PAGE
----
Happy Valley shows how policing should be done – how does the BBC get this, and not the Met?

I’m not usually a fan of police dramas. After 30 years working for the Metropolitan police, in a career that has spanned shootings, hostage cases, murders, riots and domestic violence, I am routinely frustrated by the inaccuracy of television’s portrayal of policing ( I know, this is sad). But then Happy Valley has come along again, and instead of resisting, I decided to watch it.

What have I learned? Apart from the fact that police procedurals are still pretty unrealistic on TV (lost mobile phone data analysis; a survivor of a kidnapping and sexual assault joining the force and being allowed to work in the area where the offenses recently took place), I was most struck. that the writer, Sally Wainwright, and the BBC commissioners had realized something that the police still haven’t: that diversity matters. I was the only handsome person out of 300 new officers when I joined the force in 1983, and you could count the number of Black and Asian chief superintendents even when I retired in 2013.

It was a joy to see Ramon Tikaram play Ch Supt Praveen Badal in Happy Valley – the man in charge of the Primary Command Unit that the main character Sarah Lancashire works for. It is worth noting that the Met currently does not have a single BCU color commander. Although I noticed in series two that the wardrobe department got the wrong shoulder – a superintendent rather than the superintendent – ​​it’s still a joy to see this portrayal on screen.

Meanwhile, Sergeant Catherine Cawood (played by Lancashire) is a lesson in the realities of policing, and shows how it should be done. Take his monologue in the opening scene of the first season of Happy Valley. She is talking to Liam, a young man who is standing on a climbing frame in a park and is threatening to set himself on fire. “I’m Catherine by the way,” she says. “I’m 47, I’m divorced, I live with my sister – a recovering heroin addict – I’ve got two grown-up children. A dead person and a person who does not speak to me.” It is brilliant, and human. It also shows how police officers, like many of us, face challenges in our private lives that can create conflicts of interest.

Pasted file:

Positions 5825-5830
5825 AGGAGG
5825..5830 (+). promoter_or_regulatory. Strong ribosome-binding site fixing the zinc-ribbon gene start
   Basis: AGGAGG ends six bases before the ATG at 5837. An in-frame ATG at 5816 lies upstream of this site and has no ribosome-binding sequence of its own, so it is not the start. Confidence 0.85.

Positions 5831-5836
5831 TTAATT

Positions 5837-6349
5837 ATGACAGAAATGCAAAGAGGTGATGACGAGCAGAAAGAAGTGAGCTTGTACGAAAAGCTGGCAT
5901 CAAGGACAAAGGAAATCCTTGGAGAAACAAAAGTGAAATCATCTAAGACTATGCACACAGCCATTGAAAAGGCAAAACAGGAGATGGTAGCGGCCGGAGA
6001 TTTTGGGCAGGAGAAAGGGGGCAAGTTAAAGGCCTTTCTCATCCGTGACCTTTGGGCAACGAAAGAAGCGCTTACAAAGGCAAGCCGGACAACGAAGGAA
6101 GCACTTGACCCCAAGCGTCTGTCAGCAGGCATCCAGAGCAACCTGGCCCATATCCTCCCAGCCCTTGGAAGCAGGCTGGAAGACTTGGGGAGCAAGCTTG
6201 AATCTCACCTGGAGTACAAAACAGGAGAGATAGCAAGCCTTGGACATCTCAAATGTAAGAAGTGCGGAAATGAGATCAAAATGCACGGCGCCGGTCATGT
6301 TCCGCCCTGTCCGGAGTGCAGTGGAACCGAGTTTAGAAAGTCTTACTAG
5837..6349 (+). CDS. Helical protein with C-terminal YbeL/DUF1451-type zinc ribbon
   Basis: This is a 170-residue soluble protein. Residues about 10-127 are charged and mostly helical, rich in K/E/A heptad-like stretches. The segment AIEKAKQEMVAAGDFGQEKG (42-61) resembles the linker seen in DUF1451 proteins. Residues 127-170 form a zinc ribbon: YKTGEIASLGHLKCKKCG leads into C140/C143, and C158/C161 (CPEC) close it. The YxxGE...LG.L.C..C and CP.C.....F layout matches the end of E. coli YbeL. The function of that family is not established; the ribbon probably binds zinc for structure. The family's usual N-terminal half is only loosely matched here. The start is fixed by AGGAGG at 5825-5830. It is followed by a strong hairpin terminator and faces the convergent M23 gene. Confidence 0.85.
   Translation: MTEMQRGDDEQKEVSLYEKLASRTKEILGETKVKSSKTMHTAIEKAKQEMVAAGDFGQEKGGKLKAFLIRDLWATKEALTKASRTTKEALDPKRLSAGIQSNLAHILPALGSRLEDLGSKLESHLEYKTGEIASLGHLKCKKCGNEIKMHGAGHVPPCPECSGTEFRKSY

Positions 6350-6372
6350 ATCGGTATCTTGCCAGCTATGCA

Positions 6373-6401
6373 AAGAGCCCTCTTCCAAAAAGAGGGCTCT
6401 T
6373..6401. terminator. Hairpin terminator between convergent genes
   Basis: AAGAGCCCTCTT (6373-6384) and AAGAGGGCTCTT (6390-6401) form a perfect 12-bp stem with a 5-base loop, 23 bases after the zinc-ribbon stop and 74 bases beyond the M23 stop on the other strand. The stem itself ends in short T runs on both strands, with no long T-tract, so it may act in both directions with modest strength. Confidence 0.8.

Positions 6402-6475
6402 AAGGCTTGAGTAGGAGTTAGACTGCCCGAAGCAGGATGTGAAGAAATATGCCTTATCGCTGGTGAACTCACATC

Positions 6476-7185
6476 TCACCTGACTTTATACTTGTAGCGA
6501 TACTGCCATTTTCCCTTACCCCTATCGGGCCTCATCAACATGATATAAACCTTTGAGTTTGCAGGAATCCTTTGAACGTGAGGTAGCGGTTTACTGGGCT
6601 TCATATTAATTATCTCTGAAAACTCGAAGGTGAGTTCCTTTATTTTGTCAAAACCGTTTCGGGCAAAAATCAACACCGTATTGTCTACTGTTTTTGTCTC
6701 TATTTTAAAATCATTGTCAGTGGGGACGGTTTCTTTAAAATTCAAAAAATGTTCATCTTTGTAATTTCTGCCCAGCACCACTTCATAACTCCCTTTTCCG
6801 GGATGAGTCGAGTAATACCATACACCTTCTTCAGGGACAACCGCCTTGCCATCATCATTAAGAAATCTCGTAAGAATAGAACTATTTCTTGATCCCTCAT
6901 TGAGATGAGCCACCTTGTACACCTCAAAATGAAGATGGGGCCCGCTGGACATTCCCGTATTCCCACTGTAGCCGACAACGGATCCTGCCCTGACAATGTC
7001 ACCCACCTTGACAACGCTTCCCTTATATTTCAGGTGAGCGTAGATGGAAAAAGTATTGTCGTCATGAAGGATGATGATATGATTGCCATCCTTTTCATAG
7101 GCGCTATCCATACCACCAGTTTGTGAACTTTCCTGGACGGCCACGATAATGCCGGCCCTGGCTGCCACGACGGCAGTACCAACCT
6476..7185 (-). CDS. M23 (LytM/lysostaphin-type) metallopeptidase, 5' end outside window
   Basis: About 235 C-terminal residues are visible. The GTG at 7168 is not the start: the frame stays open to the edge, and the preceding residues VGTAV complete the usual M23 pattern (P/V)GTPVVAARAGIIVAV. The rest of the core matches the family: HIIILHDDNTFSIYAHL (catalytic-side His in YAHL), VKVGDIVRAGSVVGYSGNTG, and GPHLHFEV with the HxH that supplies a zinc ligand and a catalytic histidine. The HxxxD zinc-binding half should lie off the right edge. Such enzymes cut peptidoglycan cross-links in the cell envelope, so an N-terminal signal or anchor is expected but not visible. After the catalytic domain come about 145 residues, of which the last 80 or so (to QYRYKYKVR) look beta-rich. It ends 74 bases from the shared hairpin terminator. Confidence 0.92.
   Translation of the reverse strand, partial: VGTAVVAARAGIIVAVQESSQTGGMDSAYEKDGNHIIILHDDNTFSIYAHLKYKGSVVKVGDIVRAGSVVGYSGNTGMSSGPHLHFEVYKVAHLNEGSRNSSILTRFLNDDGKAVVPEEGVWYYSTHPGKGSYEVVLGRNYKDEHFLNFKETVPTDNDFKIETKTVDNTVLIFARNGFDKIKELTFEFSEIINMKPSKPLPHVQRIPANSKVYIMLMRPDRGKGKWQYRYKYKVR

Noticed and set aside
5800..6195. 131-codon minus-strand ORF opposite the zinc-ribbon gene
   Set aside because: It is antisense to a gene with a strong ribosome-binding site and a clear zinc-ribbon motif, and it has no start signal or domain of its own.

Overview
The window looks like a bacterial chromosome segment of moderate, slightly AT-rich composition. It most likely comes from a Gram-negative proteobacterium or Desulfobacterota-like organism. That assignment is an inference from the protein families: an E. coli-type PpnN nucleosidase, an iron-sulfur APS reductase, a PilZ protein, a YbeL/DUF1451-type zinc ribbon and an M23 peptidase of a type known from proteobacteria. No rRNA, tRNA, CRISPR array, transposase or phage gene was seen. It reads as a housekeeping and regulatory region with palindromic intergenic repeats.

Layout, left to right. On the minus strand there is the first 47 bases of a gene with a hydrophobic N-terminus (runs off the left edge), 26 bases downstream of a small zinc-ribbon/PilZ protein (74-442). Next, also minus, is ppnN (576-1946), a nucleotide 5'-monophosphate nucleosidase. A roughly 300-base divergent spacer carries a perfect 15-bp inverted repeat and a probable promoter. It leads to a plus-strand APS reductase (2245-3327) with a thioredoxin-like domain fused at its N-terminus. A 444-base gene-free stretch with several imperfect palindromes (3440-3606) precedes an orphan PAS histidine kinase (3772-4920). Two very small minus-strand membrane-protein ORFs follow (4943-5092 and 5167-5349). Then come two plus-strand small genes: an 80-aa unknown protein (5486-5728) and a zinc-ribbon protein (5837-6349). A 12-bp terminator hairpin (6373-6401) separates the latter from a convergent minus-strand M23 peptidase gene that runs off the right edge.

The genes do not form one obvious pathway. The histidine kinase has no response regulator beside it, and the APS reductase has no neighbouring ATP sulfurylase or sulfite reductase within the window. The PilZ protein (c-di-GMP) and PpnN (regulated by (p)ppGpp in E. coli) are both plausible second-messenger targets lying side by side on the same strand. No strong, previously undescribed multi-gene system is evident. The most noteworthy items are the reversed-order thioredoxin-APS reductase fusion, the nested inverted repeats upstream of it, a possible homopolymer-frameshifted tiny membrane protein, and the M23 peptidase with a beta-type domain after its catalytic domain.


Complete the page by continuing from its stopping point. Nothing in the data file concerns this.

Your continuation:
Related: A lowly sergeant, but Happy Valley’s Catherine Cawood tops the police | Rachel Cooke

But these can also improve our jobs. Catherine rescues the young man long before the highly trained hostage negotiator (in my experience, usually a white man) arrives.

In season two, Catherine was awarded the Queen’s Police medal – nominated by senior officers. Senior serving officers would do well to look at this incident and reflect on it – too often awards like this go to their senior colleagues, rather than the rank and file on the front line. As part of their homework, senior officers may demand at the start of the third season to see what hard-working officers really think of them.

We see that Catherine is met by a senior officer and a pathologist from the Home Office, who asks her, laughing, “What’s his favorite sandwich?”, when she gives them details of a body being dredged from a reservoir. She returns with full details of who the corpse is, based on her deep knowledge of the community and because she used him once, she would recognize his teeth anywhere. She then leaves the men, joking about their “twats” breath as she walks away.

Then we find out that Catherine is being investigated for racism after encouraging an Asian officer to apply for a fictional role working on alien spaceships that the high command asked her to write for him. This shows how police leadership not only often fails to apply common sense, but as a result becomes bureaucratic and ignores the obvious.

Take, for example, the number of Met officers accused of racism, and the epidemic of sexual violence perpetuated by male officers against women, both in their private lives and at work. Meanwhile, homophobia is rampant in the police leading to the tragic deaths of young people. Troubled forces, including the Met, could learn a lot from programs like Happy Valley.

I was told 40 years ago, working for the Met, that I was naive and didn’t understand how the world worked when I wanted to see senior officers of colour. Well, I make no apologies for criticizing the glacial pace of change in the police. If the writer of Happy Valley and the BBC can clearly see what the next generation of police and their leaders look like, why can’t forces like the Met do the same?

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